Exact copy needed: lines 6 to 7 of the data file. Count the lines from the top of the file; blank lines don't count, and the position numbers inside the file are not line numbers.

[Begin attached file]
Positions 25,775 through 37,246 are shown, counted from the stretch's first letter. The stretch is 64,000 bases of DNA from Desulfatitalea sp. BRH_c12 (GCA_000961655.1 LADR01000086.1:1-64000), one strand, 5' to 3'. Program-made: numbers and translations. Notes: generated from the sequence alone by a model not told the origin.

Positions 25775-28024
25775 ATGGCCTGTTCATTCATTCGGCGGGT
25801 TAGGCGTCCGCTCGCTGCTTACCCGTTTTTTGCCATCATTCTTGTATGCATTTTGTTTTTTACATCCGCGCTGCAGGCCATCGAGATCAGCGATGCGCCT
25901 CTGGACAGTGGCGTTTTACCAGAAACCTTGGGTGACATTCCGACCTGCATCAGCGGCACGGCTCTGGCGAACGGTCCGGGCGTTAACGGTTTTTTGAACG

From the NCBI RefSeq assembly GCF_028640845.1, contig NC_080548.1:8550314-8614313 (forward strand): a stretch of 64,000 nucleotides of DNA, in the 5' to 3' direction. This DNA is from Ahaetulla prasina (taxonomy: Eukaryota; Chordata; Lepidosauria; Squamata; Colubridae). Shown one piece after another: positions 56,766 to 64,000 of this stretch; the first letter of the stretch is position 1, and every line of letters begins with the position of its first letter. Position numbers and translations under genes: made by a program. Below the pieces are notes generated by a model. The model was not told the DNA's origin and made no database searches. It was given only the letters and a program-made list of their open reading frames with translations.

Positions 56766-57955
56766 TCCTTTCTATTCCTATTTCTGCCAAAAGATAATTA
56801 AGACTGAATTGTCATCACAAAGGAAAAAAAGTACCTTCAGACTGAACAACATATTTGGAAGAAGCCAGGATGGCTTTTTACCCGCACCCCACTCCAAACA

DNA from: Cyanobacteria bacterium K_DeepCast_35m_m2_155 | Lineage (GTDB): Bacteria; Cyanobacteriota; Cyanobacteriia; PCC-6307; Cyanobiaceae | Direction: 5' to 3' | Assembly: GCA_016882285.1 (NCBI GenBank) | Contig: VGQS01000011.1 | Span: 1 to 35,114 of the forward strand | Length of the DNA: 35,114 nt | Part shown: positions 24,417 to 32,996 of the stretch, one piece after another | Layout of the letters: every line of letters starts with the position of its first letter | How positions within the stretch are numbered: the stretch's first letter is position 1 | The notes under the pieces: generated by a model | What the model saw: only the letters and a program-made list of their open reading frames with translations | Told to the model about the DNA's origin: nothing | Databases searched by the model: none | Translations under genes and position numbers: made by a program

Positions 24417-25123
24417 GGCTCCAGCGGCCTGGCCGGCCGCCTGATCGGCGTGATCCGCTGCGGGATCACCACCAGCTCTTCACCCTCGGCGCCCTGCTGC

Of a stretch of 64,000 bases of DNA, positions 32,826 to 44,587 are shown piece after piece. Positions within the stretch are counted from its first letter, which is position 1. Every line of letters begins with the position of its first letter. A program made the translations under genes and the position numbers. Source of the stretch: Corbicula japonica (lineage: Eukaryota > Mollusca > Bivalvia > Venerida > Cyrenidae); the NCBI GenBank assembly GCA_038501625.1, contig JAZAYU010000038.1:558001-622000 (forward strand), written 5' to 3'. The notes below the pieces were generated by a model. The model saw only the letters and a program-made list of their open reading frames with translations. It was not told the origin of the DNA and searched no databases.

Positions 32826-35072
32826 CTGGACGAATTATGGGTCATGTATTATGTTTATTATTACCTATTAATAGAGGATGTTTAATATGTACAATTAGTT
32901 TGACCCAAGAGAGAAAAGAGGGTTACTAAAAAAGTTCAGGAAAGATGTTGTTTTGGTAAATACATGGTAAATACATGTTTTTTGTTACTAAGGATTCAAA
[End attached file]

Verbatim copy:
From the NCBI RefSeq assembly GCF_028640845.1, contig NC_080548.1:8550314-8614313 (forward strand): a stretch of 64,000 nucleotides of DNA, in the 5' to 3' direction. This DNA is from Ahaetulla prasina (taxonomy: Eukaryota; Chordata; Lepidosauria; Squamata; Colubridae). Shown one piece after another: positions 56,766 to 64,000 of this stretch; the first letter of the stretch is position 1, and every line of letters begins with the position of its first letter. Position numbers and translations under genes: made by a program. Below the pieces are notes generated by a model. The model was not told the DNA's origin and made no database searches. It was given only the letters and a program-made list of their open reading frames with translations.

Positions 56766-57955